When I worked for Old Navy HQ in San Francisco, my my job was to design store windows for all the flagship stores. It was so fun and just the best time! Not only because my childhood dream of becoming Rhoda Morgenstern came true, but because of the many creative challenges that came along the way. What my department was tasked with was dimensionalizing flat graphics for an experiential environment. When I first started this position I was coming from a 2-D design background and so it was very difficult for me to start thinking in a 3-D environmental way. I had an awesome boss at the time and he taught me so much over the 13 years that I did this type of work. I often though of window designing as set design, sometimes referencing the old fashioned community theater type of propping such as "rotating turbulent cardboard waves." Here are some of my favorites windows from my Old Navy Days.
Anyway, fast forward to today! I've been spending my free time making cigar box dioramas in my kitchen. This has been going on for a few years, and I even teach workshops on how to do this at The Richmond Art Center. In my workshops, I teach how to make the Japanese Tatebanko style dioramas which are entirely made of paper.
Here is a great link to check out if you are interested in this tatebanko stye. http://tatebanko.com/products/index.html And for other types (more dimensional modular cinema style diormas), check this out. For some reason, I went absolutely obsessively bonkers with my most recent creation using the Tatebanko style for my State Bird and Flower Cigar Box diorama.
It happened that one day I found this old library book on the street and took it home as a reference book for my illustration library.
But, then, while preparing for my latest Diorama Workshop, I had the idea to cut out every single bird and flower and use it in this one piece. Crazy, I know. But, I really felt compelled!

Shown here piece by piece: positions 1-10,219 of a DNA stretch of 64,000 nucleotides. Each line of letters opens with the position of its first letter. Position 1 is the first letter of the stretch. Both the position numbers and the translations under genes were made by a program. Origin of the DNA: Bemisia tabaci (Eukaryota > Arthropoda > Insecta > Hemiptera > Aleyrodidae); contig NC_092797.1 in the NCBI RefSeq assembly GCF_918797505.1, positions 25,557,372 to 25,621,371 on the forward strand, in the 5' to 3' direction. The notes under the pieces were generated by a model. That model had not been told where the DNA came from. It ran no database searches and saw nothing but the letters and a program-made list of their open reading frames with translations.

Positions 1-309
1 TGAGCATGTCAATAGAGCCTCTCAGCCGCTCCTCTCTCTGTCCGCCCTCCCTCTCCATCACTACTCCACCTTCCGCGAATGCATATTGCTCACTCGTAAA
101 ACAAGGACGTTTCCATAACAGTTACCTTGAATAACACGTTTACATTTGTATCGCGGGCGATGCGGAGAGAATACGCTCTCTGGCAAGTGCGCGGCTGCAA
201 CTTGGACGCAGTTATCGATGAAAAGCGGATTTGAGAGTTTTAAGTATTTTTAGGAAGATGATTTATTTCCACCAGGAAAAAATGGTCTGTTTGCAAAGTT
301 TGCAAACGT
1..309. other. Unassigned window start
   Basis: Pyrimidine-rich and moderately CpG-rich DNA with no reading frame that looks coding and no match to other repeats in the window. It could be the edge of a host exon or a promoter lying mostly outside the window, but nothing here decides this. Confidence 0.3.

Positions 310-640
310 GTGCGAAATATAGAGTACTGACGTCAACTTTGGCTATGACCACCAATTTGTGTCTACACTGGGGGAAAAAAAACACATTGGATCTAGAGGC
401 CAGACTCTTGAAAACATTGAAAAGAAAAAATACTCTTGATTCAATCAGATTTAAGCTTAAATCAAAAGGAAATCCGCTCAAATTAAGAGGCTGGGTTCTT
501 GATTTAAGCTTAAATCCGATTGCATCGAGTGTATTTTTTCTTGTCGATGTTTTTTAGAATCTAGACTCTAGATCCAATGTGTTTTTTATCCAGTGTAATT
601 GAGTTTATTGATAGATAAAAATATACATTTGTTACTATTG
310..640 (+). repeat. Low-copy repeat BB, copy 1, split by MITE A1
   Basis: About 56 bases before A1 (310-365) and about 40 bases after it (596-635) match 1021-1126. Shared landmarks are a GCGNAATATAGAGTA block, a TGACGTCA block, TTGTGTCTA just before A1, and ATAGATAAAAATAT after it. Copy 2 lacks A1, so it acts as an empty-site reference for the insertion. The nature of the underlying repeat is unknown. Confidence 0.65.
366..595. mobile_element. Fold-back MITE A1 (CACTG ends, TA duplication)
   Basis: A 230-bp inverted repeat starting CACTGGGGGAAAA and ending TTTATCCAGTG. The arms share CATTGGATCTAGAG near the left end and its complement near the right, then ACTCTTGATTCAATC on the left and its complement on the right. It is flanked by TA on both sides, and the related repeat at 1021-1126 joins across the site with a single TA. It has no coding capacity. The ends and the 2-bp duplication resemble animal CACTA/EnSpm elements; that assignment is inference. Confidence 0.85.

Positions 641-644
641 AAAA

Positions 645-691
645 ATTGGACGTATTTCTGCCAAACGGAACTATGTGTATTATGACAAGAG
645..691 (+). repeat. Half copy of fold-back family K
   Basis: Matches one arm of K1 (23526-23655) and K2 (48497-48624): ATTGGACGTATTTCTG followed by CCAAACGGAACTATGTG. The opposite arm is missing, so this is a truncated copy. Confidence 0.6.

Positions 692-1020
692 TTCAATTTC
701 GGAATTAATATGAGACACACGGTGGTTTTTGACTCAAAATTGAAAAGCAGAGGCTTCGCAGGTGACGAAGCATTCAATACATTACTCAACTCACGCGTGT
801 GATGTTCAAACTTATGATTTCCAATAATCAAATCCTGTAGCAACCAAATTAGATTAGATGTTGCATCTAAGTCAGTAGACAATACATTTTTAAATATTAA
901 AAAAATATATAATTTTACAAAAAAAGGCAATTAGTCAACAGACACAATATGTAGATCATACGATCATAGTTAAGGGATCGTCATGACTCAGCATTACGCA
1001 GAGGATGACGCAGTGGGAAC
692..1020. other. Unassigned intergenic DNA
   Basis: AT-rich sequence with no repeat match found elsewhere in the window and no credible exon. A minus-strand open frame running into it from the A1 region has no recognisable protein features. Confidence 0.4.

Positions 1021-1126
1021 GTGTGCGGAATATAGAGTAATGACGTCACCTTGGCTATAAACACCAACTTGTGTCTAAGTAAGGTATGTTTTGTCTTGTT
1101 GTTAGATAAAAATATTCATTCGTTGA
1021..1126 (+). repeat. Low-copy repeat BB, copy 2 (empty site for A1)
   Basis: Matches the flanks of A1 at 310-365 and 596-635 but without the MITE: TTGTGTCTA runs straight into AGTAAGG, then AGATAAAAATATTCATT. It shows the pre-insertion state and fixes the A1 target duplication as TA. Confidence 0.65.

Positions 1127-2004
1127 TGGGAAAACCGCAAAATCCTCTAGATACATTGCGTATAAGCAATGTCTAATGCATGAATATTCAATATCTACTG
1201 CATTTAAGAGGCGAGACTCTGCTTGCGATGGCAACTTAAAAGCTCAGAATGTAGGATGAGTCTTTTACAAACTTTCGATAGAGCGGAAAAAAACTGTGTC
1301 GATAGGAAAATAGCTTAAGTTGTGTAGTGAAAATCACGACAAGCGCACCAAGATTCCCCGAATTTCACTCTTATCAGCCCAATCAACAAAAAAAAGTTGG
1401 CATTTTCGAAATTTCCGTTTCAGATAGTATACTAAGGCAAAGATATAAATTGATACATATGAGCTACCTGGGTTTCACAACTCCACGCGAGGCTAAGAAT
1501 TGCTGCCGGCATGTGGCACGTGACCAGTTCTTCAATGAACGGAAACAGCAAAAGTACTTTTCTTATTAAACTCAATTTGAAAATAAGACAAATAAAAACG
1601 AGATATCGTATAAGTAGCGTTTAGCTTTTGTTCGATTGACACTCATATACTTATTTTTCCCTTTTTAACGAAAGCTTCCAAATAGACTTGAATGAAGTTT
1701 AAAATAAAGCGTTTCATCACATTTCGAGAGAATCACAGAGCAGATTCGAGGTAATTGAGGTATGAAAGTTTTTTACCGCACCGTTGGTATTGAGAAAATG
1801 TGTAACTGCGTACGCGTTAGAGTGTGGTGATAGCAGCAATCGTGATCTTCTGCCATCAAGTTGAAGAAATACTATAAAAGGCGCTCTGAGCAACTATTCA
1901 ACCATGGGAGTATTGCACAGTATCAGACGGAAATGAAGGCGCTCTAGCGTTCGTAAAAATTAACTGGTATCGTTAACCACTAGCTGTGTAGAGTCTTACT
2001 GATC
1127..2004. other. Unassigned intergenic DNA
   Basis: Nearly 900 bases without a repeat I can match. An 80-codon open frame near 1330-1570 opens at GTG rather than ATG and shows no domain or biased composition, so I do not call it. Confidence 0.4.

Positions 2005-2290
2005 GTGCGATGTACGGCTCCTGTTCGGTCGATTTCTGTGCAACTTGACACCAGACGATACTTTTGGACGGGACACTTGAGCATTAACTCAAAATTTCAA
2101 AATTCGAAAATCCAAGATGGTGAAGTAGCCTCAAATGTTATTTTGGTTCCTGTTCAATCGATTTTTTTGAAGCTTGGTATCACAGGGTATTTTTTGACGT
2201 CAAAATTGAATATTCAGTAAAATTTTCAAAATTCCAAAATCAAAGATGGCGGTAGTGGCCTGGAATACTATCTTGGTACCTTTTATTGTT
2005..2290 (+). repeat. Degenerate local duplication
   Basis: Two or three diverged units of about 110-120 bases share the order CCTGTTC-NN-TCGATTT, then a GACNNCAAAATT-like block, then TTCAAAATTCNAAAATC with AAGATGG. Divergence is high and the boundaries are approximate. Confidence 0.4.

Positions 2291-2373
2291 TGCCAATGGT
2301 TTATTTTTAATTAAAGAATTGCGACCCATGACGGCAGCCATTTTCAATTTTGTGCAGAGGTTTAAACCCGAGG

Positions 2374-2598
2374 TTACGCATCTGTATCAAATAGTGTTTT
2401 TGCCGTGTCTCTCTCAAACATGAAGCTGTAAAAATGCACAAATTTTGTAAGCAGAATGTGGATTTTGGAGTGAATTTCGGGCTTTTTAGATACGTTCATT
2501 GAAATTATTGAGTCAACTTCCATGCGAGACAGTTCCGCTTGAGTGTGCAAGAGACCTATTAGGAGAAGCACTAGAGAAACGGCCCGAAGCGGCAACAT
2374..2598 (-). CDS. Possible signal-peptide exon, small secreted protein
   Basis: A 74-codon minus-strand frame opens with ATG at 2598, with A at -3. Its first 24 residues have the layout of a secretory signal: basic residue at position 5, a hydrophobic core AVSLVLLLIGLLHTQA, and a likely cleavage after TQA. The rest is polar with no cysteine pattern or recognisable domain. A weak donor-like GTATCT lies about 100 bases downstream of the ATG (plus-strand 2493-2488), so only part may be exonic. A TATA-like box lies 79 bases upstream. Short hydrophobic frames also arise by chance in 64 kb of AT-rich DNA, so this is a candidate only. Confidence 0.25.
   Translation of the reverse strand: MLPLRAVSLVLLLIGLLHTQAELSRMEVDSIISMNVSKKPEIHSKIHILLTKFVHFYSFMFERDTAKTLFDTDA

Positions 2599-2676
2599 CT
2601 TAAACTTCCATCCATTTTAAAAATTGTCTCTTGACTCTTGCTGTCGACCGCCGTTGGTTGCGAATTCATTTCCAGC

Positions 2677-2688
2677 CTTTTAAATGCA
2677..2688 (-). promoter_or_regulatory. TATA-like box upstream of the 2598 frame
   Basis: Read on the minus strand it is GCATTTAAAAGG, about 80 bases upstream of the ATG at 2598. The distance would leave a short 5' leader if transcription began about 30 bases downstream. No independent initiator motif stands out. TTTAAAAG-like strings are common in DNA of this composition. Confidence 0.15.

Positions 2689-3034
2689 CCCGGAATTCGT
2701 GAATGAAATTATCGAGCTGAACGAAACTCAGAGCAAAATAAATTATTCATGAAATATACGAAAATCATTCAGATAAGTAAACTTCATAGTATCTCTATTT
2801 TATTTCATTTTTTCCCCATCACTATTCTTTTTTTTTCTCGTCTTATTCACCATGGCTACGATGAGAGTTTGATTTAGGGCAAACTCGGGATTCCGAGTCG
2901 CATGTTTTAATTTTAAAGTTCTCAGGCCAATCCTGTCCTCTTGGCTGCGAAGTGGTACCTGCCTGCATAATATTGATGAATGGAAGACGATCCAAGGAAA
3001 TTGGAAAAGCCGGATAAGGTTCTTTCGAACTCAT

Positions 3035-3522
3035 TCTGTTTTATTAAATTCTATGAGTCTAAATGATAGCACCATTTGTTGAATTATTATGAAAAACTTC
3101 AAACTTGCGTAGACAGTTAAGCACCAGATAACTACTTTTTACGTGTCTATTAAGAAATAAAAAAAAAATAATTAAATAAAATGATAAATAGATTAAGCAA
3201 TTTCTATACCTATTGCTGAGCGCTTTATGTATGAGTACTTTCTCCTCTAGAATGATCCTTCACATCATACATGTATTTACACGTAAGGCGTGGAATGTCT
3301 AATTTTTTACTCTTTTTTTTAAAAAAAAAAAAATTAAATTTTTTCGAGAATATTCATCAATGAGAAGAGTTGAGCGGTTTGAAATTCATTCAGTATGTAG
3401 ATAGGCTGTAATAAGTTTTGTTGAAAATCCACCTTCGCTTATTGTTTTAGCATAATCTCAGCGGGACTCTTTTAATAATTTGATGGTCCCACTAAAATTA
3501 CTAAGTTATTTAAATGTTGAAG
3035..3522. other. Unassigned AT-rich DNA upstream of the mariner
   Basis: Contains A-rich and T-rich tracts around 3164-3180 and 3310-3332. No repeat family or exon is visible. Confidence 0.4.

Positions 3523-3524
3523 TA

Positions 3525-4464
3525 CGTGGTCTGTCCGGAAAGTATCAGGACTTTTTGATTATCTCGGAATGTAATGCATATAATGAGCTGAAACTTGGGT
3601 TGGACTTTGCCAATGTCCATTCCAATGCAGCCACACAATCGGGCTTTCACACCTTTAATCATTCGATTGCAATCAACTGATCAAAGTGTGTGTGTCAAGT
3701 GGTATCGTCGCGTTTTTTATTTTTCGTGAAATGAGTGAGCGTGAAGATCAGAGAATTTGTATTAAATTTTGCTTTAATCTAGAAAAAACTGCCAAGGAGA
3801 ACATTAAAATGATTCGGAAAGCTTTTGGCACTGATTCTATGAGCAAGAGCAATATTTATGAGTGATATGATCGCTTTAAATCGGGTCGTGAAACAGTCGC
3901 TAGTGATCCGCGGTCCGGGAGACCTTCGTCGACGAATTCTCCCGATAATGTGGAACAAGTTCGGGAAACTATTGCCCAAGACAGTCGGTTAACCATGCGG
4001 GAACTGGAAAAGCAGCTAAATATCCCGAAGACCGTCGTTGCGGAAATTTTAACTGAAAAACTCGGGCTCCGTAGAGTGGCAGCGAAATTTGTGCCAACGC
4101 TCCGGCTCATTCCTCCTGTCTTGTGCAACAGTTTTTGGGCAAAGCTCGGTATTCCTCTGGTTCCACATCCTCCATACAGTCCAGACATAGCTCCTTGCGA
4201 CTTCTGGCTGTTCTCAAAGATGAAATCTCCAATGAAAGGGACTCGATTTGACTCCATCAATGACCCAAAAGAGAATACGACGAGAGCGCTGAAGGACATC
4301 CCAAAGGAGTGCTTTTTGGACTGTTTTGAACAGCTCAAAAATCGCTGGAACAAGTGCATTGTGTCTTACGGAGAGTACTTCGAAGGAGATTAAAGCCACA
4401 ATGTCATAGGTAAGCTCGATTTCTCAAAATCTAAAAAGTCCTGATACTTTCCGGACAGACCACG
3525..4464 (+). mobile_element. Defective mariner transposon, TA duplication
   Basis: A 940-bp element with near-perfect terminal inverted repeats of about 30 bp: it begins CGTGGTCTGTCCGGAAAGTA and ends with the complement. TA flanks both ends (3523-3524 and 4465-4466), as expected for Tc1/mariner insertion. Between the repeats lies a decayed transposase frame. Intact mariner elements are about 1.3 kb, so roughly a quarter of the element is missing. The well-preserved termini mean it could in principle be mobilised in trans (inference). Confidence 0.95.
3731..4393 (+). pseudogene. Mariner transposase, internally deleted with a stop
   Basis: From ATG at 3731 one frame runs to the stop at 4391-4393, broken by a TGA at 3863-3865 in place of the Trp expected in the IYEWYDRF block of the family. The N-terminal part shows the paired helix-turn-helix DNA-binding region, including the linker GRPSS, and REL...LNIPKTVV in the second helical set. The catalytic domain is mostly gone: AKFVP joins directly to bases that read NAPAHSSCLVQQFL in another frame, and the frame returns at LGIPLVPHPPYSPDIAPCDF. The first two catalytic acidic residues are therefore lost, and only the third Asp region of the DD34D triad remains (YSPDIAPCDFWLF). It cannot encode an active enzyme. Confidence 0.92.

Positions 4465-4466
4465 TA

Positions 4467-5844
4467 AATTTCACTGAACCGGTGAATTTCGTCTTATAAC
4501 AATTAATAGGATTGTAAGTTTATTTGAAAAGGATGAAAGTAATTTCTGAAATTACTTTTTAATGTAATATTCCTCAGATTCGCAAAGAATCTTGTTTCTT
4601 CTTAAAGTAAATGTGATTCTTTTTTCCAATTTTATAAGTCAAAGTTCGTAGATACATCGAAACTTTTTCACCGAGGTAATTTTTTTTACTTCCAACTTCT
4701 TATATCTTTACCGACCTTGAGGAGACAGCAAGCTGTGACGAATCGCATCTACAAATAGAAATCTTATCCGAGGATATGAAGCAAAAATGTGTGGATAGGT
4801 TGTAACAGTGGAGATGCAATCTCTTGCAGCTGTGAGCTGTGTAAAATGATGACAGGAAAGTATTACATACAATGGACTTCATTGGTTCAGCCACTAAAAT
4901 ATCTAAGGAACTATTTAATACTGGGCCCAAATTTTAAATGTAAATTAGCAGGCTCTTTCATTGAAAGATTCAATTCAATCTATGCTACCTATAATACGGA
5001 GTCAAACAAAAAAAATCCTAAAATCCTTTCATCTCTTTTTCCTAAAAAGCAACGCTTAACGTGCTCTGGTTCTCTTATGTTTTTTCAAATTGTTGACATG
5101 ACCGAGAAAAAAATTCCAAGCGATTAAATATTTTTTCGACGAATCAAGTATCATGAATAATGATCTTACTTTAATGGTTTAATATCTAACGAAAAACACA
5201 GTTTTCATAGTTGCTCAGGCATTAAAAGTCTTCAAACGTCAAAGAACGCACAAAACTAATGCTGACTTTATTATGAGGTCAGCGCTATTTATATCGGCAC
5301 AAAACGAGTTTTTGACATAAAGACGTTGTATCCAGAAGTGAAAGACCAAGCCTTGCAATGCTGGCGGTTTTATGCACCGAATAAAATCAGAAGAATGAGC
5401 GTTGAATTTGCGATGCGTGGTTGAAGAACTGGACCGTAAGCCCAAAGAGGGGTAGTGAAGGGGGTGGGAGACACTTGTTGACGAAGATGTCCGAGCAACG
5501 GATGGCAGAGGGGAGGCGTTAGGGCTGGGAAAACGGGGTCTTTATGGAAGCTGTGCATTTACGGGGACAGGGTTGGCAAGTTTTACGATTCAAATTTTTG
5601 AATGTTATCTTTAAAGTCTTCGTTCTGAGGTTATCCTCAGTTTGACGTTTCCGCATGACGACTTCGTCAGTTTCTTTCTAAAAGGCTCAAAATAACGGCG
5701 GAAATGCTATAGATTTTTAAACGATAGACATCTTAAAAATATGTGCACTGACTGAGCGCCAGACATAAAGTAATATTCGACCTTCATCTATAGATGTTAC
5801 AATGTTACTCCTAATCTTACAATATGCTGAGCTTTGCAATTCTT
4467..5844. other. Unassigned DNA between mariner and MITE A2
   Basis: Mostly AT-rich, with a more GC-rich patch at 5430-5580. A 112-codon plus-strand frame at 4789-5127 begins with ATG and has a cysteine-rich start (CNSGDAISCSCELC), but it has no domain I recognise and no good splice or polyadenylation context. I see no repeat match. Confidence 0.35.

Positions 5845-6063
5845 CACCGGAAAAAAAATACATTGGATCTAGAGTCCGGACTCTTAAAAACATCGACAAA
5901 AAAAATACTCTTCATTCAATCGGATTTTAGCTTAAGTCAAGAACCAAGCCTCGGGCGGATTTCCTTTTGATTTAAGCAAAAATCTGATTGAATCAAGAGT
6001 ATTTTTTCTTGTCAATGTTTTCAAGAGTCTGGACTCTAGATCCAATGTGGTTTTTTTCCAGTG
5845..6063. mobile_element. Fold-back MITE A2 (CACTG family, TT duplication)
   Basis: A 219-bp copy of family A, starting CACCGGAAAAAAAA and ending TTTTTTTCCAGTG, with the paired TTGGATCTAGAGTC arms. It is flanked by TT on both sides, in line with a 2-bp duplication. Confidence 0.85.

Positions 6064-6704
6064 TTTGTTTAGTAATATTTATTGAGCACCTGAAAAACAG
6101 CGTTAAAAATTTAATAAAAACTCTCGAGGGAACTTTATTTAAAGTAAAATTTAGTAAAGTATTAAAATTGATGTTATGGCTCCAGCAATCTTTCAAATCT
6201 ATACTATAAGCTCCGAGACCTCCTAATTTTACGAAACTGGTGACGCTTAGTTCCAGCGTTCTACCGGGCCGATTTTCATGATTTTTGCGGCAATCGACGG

This project took about 30 hours and a full bottle of Elmer's glue. I used a cheap set of portable watercolors to paint every beautiful black and white illustration before I glued them onto lightweight cardboard. Then, I used a tiny VERY SHARP pair of Fiskar scissors to cut out all the pieces. I will admit that I cut my finger tips more than once, but nobody said art was painless. Now, even though I had sketched out the original idea on paper, the process was rather organic. The one thing I knew for sure was that I wanted to make this diorama very chock-ful of dimension/depth and a never-ending scene of delightful things to look at. The many layers and placement just happened naturally as I listened and felt where the paper "wanted to go." To achieve the 12-15 layers of depth, I used foam core, hot glue and adhesive foam stickies of various dimensions. In some cases, I glued things directly onto the cigar box. There were so many birds and flowers to include, the design crept around to the back, sides and out onto the lid.
One of the final attachments was a toothpick cantilevered bird and branch with fake cherry blossoms stuck onto the protruding pics. I love it.
In my craft stash, I also found some dyed feathers, packaging grass, and some vintage wallpaper with which to embellish my cardboard cigar box. These 3-D dimensional elements take this diorama away from the true Tatebanko style, but make it extra special, I think. And some tropical printed cotton fabric was perfect to cover the inside of the lid.
For some reason, I have been very interested in State Birds and Flowers for a while. I am noticing a theme in some of my latest work. This summer I did a personal sketchbook challenge where I illustrated a state bird everyday with a fun fact in this mini hand bound artist's book.
I also embroidered this Starbucks coffee cup with Washington's State Flower, the Rhododendron and State Bird, the Western Goldfinch.
I must say that I've learned many state related fun facts over the year. Did you know that the Grousse is Pennsylvania's state bird? Yes! And the Yucca Flower calls New Mexico it's home. The Cardinal is the state bird of seven states. Well, duh. He's so pretty (Sorry, Ruffed Grousse). Now that this new diorama undertaking is over, I will most likely start another mixed media project in addition to working on a new sketchbook challenge. A friend once asked, "What are you going to do with it?" when I showed him my kitchen creation. The answer to that is that I'll probably leave it on display in the living room for week or so and then it goes down to the #crafthole with it's brothers or sisters. I hope you enjoyed this little post. It's fun to make things!